Our recent, industry-wide survey about video monetization revealed that 75% of social video publishers are optimistic about the revenue-generating potential of their content. The responses from representatives of publishers, brands, agencies and other content creators demonstrate the increasing importance of social video as a revenue stream, while also offering insights on the tactics and strategies companies plan to leverage in the future.
Every social network is pushing video. Every publisher and media company is creating video. And everyone is trying to find ways to make a return on their investment. But, despite all the emphasis on video across varied social platforms, the best place for publishers to make money is still the original king of video: YouTube.
In analyzing the data from videos created with Wochit, it’s clear that publishers and media companies are eager to integrate social content into their coverage. In fact, 30% of all videos made with Wochit in March used content from Facebook, Instagram, or Twitter. Social is no longer just a mechanism through which stories are shared – social has truly become a part of many stories.
We’ve analyzed more than 4000 Wochit-made videos from over 100 publishers that were posted on Facebook over a 3 month period. The results reveal critical insights into virality, shareability, and the very nature of social video. We’ve crafted an infographic to give you easy access to theses crucial understandings. Check it out below!
With all the focus on video as the key to social and online strategy, one question often lingers for publishers and media companies: where’s the money? Thankfully, there are a variety of ways to pursue monetization on the backs of your video efforts, both on social and elsewhere. Let’s take a look at the basics of four proven ways to craft a revenue source from all those hours of video.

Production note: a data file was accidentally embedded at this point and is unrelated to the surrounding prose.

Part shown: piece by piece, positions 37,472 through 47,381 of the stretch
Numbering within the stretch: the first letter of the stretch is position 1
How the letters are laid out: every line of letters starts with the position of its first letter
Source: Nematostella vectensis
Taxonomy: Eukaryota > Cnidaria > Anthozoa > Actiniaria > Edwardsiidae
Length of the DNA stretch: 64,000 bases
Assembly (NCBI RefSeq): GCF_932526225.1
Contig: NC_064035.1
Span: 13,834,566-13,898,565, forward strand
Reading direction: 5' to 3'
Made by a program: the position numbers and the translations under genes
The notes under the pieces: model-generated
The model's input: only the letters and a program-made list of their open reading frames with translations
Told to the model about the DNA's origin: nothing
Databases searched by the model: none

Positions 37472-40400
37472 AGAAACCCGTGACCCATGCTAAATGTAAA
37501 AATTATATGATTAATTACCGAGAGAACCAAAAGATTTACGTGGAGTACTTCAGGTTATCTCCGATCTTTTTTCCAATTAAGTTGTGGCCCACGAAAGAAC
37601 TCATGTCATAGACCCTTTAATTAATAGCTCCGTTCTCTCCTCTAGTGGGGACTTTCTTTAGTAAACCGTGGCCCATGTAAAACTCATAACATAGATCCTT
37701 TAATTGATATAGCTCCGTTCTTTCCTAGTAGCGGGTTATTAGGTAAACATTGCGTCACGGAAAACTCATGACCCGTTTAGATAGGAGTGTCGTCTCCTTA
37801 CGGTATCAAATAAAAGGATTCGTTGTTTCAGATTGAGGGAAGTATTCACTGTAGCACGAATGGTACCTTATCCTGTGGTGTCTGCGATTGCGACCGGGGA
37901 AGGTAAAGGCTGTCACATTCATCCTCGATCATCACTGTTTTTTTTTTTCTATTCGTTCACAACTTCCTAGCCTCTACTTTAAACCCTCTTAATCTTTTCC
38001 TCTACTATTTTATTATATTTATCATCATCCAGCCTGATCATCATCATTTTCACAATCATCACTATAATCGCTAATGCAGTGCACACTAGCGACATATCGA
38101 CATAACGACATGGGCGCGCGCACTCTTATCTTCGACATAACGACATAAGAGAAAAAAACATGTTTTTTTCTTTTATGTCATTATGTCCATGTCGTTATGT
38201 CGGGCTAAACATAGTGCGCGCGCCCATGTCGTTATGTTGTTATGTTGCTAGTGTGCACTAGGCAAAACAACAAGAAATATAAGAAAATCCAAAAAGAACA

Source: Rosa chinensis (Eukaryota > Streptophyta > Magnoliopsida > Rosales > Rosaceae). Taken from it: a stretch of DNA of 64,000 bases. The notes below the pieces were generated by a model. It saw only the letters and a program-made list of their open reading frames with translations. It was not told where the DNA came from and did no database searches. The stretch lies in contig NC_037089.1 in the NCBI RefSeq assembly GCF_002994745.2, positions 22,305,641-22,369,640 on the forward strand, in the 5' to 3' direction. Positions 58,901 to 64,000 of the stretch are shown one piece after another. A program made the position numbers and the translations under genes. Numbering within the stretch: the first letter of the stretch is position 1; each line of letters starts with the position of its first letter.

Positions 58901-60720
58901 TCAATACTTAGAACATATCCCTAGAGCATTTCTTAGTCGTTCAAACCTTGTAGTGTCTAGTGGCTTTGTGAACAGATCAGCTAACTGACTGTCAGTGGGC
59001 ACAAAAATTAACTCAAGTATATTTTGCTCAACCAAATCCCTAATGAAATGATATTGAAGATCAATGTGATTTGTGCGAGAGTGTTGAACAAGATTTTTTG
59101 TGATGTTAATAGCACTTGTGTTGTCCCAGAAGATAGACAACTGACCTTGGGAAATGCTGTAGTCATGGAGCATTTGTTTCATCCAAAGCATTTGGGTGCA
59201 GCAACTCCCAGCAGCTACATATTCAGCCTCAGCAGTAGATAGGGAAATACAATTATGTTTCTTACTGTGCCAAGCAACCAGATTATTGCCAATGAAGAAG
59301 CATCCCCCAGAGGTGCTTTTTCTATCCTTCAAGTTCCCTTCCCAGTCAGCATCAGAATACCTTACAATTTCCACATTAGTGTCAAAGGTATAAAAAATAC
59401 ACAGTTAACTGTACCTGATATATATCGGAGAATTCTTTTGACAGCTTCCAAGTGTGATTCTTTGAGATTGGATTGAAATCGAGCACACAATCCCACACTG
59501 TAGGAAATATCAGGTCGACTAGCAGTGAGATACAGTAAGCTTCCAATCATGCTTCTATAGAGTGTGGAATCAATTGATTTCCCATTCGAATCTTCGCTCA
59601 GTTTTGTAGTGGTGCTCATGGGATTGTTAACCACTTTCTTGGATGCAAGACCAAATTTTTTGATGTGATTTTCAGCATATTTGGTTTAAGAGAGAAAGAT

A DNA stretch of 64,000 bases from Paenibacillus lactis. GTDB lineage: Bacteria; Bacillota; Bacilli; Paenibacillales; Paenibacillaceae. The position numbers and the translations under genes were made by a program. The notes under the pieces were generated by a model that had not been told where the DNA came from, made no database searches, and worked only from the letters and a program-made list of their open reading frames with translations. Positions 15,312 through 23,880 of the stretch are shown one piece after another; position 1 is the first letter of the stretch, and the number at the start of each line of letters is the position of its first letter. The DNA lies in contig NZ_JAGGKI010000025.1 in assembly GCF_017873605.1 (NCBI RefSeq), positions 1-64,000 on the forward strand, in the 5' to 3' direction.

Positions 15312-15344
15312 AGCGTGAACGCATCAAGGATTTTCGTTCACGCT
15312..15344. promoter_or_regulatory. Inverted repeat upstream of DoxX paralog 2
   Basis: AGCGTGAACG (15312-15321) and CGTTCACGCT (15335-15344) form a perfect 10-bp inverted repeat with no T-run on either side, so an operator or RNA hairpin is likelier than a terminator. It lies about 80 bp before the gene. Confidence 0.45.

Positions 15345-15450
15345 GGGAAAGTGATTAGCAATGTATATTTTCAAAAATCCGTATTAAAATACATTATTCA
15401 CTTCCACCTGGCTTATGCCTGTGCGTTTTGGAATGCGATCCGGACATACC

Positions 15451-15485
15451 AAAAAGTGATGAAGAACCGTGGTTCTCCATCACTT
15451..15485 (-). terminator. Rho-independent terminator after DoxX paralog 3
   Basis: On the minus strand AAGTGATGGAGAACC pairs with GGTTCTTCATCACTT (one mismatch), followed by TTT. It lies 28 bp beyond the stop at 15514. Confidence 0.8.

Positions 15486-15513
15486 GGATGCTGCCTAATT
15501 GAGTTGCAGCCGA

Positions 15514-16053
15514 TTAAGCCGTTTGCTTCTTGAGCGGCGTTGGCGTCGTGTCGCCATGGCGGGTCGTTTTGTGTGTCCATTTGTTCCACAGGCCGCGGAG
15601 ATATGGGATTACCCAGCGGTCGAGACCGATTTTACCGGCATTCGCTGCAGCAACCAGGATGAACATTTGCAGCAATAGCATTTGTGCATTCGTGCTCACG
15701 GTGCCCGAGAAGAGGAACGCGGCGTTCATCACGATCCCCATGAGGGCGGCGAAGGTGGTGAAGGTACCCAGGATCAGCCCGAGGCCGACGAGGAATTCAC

Facebook offers simple, clickable CTAs on natively uploaded videos (we wrote about it here). However, they now come at a price (literally). To add a Facebook CTA to your post, you now have to boost it, a minimum cost of $3. If boosting posts is part of your social video strategy, make sure you keep using click-through CTAs in your videos. But, the question has to be asked – how can publishers still drive viewers back to their website without boosting every single Facebook video they upload? We have some suggestions.
Branded video – essentially, sponsored content – was finally embraced by Facebook last year. The shift was a response to the regular request of publishers for more ways to make money from their Facebook content, not just the actions that content might drive elsewhere. Branded video offers media companies and publishers the opportunity to carve a path to monetization through partnerships with brands and marketers.
When disaster strikes, the world watches, and they watch online. Be it about the forces of nature or acts of man, disaster and crisis reporting play an important if fraught place in the news cycle. It comes as no surprise that as more and more people go online for the news that online video covering such events is a crucial source of information. In fact, in times of crisis, people flock to video.
Video is widely understood to now be the core content on social media. Even so, some publishers and their leaders remain reluctant to fully commit to social video. Whether that speaks to you directly or your social teams already have your support in exploring video opportunities, 2017 is shaping up to be the year to pull out all the stops.Read More
Earlier this month, Recode first reported that Facebook will soon begin testing mid-roll video ads. Publishers will have the option to place ads within their social videos. The ad revenue will be split between the platform and the publisher, with Facebook selling the ads at the outset. For many publishers, this new ad format could mark the first opportunity to make revenue off of all the video content they’ve been pushing on Facebook.Read More